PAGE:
2. Take naps.

Napping can increase memory and creativity. It allows a break to any creative logjams, new ideas, and consolidation of learning. If you don’t have time to doze at your desk, daydreaming can also lead to increased creativity.

3. Choose to change your memories.

Memory is not fixed. It changes each time we re-remember some event. Therefore, the emotional impact of traumatic memories can be altered with positive input during the 24-hour window that “reloads” the memory. This period of time after remembering an event should be used to bring some compassion to the painful subject. How can you do this? When re-remembering the event, try to also focus on the feeling of your own self worth and others’ love.

4. Get regular exercise.

If there is one magic bullet for increased body and brain health, including increased memory, it is sensible regular exercise. Too much or too little exercise can be harmful, but a moderate amount is critical for brain function. Although it has been known for some time that exercise increases brain connections and new brain cells, recently, a direct chemical link was found to explain this. Turns out the brain is especially available for new learning and positive new ideas in the hours immediately following exercise.

5. Food can have major effects on brain health, so eat whole foods.

When eating certain foods (including processed foods, sugar, and unnatural ingredients), our hormones and neurons react strongly, as if exposed to a drug. When strong reactions are triggered, the metabolism and brain can become imbalanced. Many fruits and vegetables (such as berries) have very beneficial effects in helping to clean debris from the brain.

6. What we think and what we focus on can actually change our brain.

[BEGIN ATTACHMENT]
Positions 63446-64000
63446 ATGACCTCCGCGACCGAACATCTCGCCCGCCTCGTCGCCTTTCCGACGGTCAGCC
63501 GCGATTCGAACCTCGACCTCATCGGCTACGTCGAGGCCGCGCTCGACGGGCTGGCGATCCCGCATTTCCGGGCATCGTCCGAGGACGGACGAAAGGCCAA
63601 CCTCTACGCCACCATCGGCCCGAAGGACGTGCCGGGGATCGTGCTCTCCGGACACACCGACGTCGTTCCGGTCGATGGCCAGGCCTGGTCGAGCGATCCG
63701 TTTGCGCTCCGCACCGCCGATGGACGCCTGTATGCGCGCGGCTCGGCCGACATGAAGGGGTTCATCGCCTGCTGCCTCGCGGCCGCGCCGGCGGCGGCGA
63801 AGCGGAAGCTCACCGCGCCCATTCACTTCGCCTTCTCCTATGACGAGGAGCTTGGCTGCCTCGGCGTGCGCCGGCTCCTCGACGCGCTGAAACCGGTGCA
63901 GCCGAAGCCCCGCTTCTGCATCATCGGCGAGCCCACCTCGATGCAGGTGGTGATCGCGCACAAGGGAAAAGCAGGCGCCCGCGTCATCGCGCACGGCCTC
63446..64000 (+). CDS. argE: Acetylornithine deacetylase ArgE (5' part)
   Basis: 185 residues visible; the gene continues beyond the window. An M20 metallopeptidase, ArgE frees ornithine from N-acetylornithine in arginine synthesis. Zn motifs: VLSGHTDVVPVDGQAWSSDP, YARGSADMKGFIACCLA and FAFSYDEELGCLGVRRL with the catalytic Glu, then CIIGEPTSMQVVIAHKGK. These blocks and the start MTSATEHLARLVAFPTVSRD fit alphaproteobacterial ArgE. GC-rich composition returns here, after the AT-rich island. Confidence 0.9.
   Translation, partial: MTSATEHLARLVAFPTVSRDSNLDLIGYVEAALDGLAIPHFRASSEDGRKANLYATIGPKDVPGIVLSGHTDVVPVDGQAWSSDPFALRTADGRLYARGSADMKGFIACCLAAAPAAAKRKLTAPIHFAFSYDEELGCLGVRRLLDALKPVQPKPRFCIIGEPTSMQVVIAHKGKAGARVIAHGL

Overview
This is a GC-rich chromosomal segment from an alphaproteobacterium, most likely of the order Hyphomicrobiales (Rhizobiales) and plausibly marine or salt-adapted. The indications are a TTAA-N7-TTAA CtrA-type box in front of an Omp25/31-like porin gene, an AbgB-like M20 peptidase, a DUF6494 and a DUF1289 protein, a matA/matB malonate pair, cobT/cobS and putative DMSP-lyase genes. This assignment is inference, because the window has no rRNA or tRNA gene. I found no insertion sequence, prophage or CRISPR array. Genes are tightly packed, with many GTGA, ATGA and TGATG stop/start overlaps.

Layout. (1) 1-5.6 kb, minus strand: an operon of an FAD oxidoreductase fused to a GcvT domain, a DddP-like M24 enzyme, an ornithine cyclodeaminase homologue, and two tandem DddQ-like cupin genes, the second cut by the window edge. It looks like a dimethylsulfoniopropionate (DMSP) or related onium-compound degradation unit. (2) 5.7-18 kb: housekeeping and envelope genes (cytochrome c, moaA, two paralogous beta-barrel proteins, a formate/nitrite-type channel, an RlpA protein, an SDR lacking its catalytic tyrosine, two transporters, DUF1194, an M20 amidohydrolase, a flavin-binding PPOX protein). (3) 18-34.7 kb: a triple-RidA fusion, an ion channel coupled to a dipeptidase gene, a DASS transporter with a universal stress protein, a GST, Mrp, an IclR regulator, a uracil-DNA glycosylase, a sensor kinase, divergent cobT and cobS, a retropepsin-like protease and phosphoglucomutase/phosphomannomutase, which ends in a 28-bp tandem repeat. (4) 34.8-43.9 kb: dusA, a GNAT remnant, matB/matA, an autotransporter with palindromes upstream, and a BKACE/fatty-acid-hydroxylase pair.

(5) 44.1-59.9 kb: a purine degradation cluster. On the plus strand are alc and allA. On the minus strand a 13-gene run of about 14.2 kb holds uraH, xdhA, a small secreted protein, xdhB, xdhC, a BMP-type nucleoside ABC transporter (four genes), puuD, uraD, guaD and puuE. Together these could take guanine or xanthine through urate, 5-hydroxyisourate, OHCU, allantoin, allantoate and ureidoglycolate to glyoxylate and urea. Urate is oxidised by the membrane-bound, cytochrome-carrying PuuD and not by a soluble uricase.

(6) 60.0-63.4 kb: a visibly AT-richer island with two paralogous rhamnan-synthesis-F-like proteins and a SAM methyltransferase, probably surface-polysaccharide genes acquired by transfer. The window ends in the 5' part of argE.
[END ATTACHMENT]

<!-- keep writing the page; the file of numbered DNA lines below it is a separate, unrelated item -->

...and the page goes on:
For a long time, scientists believed that the brain was static after childhood. It was also believed that genetics was destiny. While most of our DNA stays the same during out lives, the networks that determine which DNA is used are completely altered by experience—by our perceptions and choices.

Neuroplasticity is the word for dramatic brain changes in the synapses of neurons, new brain cells, and changes in other supportive brain cells. These changes occur each day with modification and pruning each night during sleep. How we use our brain—what we think, what we learn, what we focus on, and what we do—will actually change brain structures for the future.

Certain activities have much stronger effects on stimulating neuroplasticity, such as music training, which increases the capacities for even other types of learning.

7. Loneliness is terrible for your immune system, so nurture your relationships.

Short-term stress is useful for learning and does not harm the immune system, but long-term stress can cause inflammation and illness. Isolation and loneliness have a negative effect on the immune system including increased inflammation.

Surprisingly, people who are imprisoned and secluded, but still feel close to someone, did not suffer negative consequences to their immune system. In other words: just caring about another person can have strong benefits.

8. For the sake of your immune system, be generous and support your community.

Generosity and community service have positive effects on the immune system. Research shows that generosity and concern for people, not objects, helps positive immune response. Recently, a study showed that community service increased happiness, which in turn decreased factors related to inflammation. These benefits were not associated with other happiness-inducing activities, such as shopping, or travel, for example.